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Several passes cross the crest into the park, including Bishop Pass, Taboose Pass, Sawmill Pass, and Kearsarge Pass.All of these passes are above 11,000 feet (3,400 m) in elevation.Ice Age glaciations did not extend all the way to the confluence of the Middle and South Forks; consequently, the canyons downstream of Cedar Grove and Tehipite are typical V-shaped river gorges, in contrast to the U-shaped valleys upstream.The glacial valleys are characterized by flat floors and exposed granite cliffs and domes many thousands of feet high, similar in form to the more famous Yosemite Valley to the north, and in fact the term "yosemite" was used in the 19th century by John Muir to describe these valleys before they were widely known by their own names.Its namesake, Kings Canyon, is a rugged glacier-carved valley more than a mile (1,600 m) deep; the park also includes multiple 14,000-foot (4,300 m) peaks, high mountain meadows, swift-flowing rivers, and some of the world's largest stands of giant sequoia trees.Kings Canyon is north of and contiguous with Sequoia National Park, and the two are jointly administered by the National Park Service as the Sequoia and Kings Canyon National Parks.Kings Canyon National Park is a national park in the southern Sierra Nevada, in Fresno and Tulare Counties, California in the United States.Originally established in 1890 as General Grant National Park, it was greatly expanded and renamed to Kings Canyon National Park on March 4, 1940.
The Sierran crest forms the eastern boundary of the park, from Mount Goethe in the north, down to Junction Peak, at the boundary with Sequoia National Park.Cedar Grove, located at the bottom of the Kings Canyon, is the only part of the park's vast eastern portion accessible by road (via Highway 180).Although most of the park is forested, much of the eastern section consists of alpine regions above the tree line.Environmental groups, park visitors and many local politicians wanted to see the area preserved; however, development interests wanted to build hydroelectric dams in the canyon. Roosevelt expanded the park in 1940, the fight continued until 1965, when the Cedar Grove and Tehipite Valley dam sites were finally annexed into the park.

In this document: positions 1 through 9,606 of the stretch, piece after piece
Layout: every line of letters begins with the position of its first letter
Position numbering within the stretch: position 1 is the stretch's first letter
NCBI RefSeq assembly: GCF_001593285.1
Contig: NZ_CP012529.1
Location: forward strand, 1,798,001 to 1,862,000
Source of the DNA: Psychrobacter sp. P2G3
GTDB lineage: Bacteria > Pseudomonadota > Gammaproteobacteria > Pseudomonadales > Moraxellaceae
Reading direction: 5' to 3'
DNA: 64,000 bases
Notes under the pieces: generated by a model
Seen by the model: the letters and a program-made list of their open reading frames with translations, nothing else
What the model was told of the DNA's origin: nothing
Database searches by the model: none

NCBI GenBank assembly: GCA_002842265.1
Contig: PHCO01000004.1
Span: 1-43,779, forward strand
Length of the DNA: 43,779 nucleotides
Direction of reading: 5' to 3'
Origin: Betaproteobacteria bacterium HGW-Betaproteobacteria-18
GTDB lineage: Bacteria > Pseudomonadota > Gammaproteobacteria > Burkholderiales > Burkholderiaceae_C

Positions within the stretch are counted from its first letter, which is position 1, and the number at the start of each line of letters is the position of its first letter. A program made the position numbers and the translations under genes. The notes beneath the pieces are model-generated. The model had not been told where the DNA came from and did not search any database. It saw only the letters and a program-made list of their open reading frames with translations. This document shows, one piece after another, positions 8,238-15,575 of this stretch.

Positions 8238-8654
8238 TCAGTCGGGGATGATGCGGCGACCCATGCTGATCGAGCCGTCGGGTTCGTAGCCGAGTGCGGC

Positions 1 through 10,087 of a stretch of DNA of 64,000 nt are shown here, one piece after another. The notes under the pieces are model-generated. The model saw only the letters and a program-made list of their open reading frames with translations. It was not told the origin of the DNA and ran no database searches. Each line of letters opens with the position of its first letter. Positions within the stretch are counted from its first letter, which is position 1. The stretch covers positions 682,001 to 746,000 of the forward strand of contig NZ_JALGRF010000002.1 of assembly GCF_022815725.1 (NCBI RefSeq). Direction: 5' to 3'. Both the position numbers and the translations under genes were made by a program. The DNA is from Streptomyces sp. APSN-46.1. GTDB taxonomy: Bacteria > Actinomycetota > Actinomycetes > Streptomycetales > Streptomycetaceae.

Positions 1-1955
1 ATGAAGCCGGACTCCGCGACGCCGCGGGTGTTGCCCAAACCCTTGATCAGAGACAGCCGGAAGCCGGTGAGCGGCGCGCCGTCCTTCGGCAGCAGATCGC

As visitation rose post-World War II, further debate took place over whether the park should be developed as a tourist resort, or retained as a more natural environment restricted to simpler recreation such as hiking and camping.
There are several prominent subranges of the Sierra within and around the park.